Iodine

A typical adult human body contains between 10 and 20 mg of iodine. Iodine is one of the trace elements and is used as a building block for thyroid hormones containing iodine. Therefore, about 75% of iodine is stored in the thyroid gland.
Seafood has a high iodine content. In countries with low fish consumption, iodized table salt or iodinated food are important sources of iodine. Iodine content in food depends on where the food is produced, for example, in the soil’s iodine content or in animal feed’s iodine content.

Functions in the Body

  • Promotes growth and bone formation
  • Facilitates the metabolism of proteins, fats and carbohydrates
  • Regulates the body’s energy requirements: An overactive thyroid increases the body’s energy requirements, while there are less energy requirements with an underactive thyroid.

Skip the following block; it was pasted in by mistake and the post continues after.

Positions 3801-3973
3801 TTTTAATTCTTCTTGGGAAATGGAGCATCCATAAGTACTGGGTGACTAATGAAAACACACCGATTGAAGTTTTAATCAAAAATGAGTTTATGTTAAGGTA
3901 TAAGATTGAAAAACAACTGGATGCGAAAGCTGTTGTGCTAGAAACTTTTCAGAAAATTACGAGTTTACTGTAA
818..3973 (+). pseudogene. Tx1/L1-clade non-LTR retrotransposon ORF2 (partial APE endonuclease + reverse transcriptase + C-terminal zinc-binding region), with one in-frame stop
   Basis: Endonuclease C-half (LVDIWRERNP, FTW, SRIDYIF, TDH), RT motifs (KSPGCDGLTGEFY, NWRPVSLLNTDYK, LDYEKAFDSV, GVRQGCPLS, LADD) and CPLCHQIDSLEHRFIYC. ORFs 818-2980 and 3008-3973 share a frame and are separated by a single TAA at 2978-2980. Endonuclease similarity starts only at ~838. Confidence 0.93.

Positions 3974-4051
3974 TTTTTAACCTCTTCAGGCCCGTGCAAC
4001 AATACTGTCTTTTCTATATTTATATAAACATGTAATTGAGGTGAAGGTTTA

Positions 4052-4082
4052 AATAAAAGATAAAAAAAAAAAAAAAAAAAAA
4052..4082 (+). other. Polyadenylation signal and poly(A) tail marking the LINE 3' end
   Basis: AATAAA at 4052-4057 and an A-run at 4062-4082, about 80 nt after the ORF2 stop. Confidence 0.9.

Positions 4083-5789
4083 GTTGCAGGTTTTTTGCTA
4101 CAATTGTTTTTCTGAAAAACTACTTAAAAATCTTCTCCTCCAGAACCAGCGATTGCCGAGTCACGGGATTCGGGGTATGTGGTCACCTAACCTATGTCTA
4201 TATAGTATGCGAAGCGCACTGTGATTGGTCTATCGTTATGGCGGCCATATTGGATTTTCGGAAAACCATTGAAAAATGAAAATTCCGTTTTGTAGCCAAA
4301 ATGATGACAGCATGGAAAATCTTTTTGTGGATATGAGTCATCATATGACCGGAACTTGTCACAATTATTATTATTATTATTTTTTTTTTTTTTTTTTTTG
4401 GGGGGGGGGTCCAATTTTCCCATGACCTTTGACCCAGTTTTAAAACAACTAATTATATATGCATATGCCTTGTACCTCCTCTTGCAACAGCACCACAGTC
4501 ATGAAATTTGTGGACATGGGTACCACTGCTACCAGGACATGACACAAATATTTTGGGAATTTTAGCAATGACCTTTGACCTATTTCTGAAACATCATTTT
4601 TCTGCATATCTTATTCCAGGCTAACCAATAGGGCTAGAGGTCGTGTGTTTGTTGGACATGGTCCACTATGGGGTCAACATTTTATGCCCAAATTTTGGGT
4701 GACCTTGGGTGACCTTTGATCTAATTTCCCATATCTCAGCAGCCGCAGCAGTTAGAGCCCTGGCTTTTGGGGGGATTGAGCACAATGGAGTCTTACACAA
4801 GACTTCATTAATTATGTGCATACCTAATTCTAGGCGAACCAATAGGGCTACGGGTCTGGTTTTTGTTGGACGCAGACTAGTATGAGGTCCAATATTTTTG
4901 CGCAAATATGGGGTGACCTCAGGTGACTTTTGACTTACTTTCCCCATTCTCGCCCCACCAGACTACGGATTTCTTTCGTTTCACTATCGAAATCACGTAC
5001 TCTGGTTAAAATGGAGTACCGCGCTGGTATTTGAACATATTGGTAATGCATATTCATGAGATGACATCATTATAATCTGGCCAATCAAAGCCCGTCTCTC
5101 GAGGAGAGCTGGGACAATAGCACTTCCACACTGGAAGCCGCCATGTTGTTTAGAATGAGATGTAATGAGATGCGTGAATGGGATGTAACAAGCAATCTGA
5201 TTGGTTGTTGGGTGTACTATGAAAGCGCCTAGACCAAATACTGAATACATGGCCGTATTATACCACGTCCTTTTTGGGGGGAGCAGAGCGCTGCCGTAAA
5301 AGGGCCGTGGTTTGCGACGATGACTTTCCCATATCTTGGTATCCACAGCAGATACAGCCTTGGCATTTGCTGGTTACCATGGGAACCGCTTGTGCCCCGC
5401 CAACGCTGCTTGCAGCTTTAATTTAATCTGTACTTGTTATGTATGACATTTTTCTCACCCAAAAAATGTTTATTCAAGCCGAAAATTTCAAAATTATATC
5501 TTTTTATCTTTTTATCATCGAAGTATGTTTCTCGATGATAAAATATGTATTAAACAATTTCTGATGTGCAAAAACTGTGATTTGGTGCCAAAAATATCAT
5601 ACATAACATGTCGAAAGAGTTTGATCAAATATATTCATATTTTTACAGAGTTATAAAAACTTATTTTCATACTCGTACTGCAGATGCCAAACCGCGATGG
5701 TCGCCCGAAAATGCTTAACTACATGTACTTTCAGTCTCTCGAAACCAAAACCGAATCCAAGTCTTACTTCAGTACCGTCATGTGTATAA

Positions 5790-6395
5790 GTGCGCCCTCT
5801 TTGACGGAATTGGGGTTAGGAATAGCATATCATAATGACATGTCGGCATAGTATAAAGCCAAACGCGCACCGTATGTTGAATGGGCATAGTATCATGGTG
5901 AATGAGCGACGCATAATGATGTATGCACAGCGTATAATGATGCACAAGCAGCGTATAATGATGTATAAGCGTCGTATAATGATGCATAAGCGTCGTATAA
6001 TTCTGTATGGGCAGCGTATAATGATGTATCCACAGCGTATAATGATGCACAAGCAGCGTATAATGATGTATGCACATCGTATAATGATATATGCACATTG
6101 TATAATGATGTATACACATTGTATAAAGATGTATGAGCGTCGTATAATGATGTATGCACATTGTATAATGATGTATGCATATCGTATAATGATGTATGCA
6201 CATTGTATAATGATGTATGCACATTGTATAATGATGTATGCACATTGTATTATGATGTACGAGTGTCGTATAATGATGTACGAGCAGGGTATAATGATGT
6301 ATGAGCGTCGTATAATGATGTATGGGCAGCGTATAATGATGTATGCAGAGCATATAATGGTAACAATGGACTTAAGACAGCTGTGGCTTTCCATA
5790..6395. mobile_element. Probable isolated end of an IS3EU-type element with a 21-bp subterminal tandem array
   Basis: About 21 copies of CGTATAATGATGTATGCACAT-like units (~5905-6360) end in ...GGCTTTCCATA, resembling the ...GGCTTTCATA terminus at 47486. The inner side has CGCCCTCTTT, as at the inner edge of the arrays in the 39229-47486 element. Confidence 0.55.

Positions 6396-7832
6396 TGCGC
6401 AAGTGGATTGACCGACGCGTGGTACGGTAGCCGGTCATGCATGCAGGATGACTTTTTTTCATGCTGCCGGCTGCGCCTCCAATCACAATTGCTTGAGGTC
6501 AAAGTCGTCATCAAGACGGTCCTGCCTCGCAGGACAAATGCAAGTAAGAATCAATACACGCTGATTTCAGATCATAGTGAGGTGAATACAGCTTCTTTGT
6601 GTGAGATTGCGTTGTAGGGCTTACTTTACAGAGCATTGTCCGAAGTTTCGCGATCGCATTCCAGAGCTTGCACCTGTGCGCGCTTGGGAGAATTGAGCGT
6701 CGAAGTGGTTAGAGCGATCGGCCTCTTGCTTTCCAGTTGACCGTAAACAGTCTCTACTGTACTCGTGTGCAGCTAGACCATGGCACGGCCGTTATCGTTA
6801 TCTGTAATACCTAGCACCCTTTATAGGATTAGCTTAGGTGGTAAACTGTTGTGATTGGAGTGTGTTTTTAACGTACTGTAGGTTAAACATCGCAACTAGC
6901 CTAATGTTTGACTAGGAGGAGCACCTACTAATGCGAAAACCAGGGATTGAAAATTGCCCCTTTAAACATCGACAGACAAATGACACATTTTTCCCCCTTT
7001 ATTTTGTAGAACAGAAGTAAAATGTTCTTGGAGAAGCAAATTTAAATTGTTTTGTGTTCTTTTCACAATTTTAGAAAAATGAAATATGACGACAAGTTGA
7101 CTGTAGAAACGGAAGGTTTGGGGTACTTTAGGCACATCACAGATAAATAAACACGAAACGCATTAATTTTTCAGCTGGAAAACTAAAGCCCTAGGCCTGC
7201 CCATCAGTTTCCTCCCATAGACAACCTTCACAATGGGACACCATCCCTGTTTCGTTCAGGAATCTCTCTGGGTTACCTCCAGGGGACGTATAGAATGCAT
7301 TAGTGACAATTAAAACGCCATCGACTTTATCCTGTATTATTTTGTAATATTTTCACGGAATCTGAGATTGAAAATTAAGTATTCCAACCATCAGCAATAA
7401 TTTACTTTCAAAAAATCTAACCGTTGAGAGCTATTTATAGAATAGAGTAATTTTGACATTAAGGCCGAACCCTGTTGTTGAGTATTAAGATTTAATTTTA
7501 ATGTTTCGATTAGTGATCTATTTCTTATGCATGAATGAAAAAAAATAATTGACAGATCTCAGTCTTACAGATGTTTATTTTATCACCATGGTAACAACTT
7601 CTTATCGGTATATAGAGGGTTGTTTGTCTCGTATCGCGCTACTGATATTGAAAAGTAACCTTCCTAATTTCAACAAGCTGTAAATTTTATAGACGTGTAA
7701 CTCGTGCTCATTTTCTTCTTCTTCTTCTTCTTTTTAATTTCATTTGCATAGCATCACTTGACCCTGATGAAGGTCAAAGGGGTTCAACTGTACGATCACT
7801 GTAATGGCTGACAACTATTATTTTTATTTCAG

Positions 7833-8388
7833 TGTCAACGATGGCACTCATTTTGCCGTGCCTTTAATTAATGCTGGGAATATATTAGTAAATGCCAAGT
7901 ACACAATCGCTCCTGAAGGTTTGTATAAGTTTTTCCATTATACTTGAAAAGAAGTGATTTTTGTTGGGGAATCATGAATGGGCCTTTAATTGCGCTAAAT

Deficiency Symptoms

  • Enlargement of the thyroid gland (goitre development)
  • Underactive thyroid
  • Developmental disorder of the central nervous system
  • Growth deficiency
  • Iodine deficiency causes severe developmental disorders in the foetus

Overdose

The maximum amount of iodine tolerated by the body is 1000 mg. Toxic reactions from excessive amounts in the body is unknown. However, an overactive thyroid leads to symptoms such as nervousness, trembling, profuse sweating and weight loss.

Interactions

+ none known.
– Foods rich in nitrates and tap water decrease iodine availability.

Sources

Fish, algae, milk, eggs, bread, mushrooms, leafy greens, iodized salt.

Recommended Daily Amounts

(male/female)
Young people 200 µg / 150 µg
Adults 200 µg / 150 µg
Adults 65 years old and over 180 µg / 150 µg

«5 a Day» helps you in meeting your body’s daily mineral and trace elements requirements.

The body’s daily iodine requirement is provided by 500 g of lamb’s lettuce, or 970 g of mushrooms, or 1,1 kg of broccoli, or 1,4 kg of spinach or from 1,7 kg of watermelon.